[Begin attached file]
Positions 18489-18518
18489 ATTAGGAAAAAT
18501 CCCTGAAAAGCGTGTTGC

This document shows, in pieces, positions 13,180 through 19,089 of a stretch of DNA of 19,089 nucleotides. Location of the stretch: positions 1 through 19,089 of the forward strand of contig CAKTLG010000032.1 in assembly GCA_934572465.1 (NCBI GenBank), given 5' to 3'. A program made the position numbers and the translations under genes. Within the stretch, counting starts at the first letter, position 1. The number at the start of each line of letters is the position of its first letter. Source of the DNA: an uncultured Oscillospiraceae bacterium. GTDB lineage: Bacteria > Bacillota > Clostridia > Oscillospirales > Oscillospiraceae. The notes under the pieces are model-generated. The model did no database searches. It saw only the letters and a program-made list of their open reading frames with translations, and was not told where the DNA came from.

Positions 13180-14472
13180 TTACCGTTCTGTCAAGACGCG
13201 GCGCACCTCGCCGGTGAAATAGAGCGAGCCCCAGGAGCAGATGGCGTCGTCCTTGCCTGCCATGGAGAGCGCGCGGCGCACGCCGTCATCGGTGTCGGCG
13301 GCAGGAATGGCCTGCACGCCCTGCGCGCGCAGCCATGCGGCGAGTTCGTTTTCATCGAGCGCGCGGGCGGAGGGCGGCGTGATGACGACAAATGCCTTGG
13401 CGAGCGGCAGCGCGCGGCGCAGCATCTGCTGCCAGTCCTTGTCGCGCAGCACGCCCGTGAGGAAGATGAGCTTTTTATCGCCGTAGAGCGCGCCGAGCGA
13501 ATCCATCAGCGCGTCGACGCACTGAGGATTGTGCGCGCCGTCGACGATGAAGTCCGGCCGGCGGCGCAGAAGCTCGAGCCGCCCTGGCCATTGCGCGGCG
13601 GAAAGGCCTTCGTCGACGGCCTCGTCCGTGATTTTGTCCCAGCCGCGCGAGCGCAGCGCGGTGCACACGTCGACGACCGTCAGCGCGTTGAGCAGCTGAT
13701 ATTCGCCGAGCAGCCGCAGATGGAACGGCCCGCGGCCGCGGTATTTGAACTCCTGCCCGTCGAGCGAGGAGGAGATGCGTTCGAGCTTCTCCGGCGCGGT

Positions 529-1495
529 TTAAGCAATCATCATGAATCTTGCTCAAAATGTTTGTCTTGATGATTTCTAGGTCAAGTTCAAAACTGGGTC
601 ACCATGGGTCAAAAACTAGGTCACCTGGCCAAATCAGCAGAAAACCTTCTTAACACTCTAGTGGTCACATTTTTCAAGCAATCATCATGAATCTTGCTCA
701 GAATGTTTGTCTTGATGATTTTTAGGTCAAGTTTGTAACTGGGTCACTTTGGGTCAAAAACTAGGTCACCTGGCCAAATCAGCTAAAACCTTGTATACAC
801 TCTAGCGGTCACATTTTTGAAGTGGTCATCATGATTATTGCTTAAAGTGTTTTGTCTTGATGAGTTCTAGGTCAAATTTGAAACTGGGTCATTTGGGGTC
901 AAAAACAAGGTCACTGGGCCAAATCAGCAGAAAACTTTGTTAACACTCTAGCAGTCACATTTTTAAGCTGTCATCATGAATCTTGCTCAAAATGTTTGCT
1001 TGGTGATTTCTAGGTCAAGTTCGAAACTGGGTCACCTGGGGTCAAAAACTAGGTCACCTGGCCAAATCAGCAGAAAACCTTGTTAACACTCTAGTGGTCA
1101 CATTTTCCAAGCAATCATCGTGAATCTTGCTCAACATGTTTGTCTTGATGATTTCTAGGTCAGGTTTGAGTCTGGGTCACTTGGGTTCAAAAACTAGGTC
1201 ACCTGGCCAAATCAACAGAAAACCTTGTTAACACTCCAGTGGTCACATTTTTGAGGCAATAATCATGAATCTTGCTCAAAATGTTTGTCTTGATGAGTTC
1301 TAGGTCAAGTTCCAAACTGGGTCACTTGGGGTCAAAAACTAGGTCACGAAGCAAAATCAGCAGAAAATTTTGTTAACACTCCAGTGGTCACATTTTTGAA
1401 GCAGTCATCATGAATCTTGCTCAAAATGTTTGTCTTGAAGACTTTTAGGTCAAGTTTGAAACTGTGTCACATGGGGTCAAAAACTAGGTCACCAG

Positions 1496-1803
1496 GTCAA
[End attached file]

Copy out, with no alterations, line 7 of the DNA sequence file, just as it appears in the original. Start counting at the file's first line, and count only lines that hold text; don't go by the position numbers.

13201 GCGCACCTCGCCGGTGAAATAGAGCGAGCCCCAGGAGCAGATGGCGTCGTCCTTGCCTGCCATGGAGAGCGCGCGGCGCACGCCGTCATCGGTGTCGGCG